Title

REMOTE SENSING OF SNOW AND ICE ALONG THE SURFACE AND TO THE BED OF THE GREENLAND ICE SHEET

Presenter Information

Erin Johnson

Presentation Type

Presentation

Abstract

Climate and altitude are the primary drivers in the distribution of snow facies, ice facies and zones on the surface of the Greenland Ice Sheet. There are three different facies: ablation, percolation, and dry-snow, and two zones, lake and dirty ice. Delineating changes in the distribution of different facies and zones on glaciers through time is critical to understanding ice sheet surface processes. I seek to understand and delineate the distribution of different facies and zones on the glacier Isunnguata Sermia in Greenland for the months of May through September in 2010. To delineate the different zones and facies, I used daily Moderate Resolution Imaging Spectroradiometer (MODIS) images for the months of May through September. I downloaded bands 1-6 at 500 meter resolution, reprojected and enhanced each image by running a principle components analysis and creating RGB color composite for each day. I found that the zones moved to higher altitudes later in the summer, with August producing the overall largest change. To investigate the ice below the surface, I used video of thirteen boreholes from June and July 2010. Within the ice, there are two zones: clean ice, and debris-laden ice near the bed. I classified the ice based on clarity of the ice, and the size and amount of debris contained within it. I found that the debris-laden ice was only found within 2 meters of the bed, none was found at the surface in the study area.

Category

Physical Sciences

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Apr 15th, 10:00 AM Apr 15th, 10:20 AM

REMOTE SENSING OF SNOW AND ICE ALONG THE SURFACE AND TO THE BED OF THE GREENLAND ICE SHEET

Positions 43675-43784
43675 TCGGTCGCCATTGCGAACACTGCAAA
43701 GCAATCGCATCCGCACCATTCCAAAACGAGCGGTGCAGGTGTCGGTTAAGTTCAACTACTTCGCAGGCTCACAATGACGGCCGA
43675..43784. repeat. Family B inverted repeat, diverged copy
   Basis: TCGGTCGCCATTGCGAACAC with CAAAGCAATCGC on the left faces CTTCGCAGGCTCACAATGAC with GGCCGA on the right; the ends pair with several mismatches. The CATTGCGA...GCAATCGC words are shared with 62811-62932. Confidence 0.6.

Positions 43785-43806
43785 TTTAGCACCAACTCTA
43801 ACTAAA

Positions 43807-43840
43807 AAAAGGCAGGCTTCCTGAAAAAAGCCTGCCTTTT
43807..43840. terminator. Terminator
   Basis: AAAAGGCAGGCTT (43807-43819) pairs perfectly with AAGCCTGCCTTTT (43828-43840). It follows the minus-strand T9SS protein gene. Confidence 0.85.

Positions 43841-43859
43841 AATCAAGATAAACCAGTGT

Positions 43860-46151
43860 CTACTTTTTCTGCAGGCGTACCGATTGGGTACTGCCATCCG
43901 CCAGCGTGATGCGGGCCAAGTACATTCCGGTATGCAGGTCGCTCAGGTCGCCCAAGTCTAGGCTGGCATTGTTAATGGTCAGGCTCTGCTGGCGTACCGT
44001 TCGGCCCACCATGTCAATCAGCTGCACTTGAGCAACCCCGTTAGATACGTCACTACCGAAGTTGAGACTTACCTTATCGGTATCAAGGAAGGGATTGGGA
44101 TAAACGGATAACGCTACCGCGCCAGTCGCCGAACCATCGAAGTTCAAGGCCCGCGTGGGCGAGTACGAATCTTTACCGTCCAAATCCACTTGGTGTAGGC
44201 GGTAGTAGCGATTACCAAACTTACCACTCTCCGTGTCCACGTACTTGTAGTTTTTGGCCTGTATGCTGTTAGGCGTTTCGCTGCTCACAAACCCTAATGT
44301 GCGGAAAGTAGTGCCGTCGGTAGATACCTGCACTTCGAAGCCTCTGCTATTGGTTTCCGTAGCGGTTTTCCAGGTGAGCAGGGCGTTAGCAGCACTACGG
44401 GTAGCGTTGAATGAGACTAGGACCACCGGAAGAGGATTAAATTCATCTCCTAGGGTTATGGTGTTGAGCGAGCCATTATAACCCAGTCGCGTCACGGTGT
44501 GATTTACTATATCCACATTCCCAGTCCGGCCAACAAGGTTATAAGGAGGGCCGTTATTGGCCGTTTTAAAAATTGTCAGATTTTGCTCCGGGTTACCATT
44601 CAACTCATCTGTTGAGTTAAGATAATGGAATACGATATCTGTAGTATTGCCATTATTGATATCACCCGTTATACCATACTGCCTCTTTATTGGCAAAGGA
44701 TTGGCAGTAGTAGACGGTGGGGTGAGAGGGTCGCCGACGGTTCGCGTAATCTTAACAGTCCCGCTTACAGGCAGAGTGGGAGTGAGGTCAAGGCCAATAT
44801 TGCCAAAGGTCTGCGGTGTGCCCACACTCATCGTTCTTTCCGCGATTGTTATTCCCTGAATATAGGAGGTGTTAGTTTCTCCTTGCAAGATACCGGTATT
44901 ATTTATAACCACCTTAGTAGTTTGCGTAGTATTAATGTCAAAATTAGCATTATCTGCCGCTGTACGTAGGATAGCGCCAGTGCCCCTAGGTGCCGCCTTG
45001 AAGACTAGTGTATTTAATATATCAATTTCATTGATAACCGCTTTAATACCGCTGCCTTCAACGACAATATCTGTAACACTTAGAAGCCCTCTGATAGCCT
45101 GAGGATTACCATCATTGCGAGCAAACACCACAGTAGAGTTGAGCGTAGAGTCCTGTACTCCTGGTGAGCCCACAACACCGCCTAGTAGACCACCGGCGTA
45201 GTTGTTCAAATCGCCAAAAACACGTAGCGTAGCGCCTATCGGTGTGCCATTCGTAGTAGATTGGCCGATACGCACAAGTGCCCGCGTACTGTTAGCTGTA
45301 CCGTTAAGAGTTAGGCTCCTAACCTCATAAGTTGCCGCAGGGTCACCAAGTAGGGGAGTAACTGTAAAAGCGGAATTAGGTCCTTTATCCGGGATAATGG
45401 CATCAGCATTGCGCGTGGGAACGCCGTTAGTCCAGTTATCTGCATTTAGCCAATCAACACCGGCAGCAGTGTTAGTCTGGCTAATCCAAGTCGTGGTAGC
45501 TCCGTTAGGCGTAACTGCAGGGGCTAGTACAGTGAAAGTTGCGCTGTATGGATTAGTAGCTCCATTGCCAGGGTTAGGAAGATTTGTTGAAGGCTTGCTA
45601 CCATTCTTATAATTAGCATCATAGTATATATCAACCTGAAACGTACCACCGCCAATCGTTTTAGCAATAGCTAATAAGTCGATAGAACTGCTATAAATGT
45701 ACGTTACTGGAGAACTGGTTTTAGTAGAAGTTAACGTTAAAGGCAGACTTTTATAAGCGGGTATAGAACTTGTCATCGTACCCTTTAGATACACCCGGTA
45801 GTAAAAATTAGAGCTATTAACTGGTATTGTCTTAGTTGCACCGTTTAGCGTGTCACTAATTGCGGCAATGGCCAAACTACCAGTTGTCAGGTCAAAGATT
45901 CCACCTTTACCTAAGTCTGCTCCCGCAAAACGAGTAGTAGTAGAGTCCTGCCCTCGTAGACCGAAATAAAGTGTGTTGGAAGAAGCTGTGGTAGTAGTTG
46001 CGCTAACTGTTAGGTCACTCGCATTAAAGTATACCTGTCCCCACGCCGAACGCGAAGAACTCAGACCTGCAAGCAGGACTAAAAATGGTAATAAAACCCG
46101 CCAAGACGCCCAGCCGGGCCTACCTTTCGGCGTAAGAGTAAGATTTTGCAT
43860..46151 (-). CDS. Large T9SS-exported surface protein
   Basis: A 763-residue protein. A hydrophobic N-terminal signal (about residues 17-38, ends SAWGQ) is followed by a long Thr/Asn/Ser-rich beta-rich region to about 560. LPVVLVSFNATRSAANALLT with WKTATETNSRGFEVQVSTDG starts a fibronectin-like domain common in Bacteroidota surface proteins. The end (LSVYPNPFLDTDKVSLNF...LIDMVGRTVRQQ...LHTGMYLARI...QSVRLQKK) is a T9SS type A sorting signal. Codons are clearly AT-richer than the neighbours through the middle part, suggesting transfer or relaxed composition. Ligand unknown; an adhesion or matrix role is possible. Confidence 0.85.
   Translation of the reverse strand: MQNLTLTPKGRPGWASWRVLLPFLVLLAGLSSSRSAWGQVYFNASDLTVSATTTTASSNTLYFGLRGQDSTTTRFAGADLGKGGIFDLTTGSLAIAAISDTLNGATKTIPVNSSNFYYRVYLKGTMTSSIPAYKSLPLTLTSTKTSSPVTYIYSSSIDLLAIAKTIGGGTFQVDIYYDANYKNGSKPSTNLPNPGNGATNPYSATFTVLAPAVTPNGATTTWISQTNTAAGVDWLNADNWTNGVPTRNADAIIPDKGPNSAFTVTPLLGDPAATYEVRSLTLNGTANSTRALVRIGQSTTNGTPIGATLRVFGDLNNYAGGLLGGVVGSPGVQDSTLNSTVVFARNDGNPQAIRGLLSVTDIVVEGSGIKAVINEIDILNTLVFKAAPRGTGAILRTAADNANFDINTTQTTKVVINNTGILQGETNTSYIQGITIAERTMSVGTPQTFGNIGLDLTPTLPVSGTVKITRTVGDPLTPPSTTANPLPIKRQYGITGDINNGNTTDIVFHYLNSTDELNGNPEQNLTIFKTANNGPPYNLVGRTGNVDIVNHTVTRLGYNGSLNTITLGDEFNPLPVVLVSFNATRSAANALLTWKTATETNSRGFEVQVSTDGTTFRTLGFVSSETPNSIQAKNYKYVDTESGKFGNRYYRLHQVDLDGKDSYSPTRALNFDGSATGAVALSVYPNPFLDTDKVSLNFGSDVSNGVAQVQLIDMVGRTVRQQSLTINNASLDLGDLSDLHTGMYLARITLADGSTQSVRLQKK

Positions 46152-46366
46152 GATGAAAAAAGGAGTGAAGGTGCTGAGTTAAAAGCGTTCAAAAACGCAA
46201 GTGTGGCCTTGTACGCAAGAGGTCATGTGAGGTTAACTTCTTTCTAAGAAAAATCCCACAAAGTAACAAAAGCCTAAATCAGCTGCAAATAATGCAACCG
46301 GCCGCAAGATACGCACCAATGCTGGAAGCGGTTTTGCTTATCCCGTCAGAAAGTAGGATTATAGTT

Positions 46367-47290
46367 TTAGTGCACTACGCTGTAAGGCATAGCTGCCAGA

UC 327

Climate and altitude are the primary drivers in the distribution of snow facies, ice facies and zones on the surface of the Greenland Ice Sheet. There are three different facies: ablation, percolation, and dry-snow, and two zones, lake and dirty ice. Delineating changes in the distribution of different facies and zones on glaciers through time is critical to understanding ice sheet surface processes. I seek to understand and delineate the distribution of different facies and zones on the glacier Isunnguata Sermia in Greenland for the months of May through September in 2010. To delineate the different zones and facies, I used daily Moderate Resolution Imaging Spectroradiometer (MODIS) images for the months of May through September. I downloaded bands 1-6 at 500 meter resolution, reprojected and enhanced each image by running a principle components analysis and creating RGB color composite for each day. I found that the zones moved to higher altitudes later in the summer, with August producing the overall largest change. To investigate the ice below the surface, I used video of thirteen boreholes from June and July 2010. Within the ice, there are two zones: clean ice, and debris-laden ice near the bed. I classified the ice based on clarity of the ice, and the size and amount of debris contained within it. I found that the debris-laden ice was only found within 2 meters of the bed, none was found at the surface in the study area.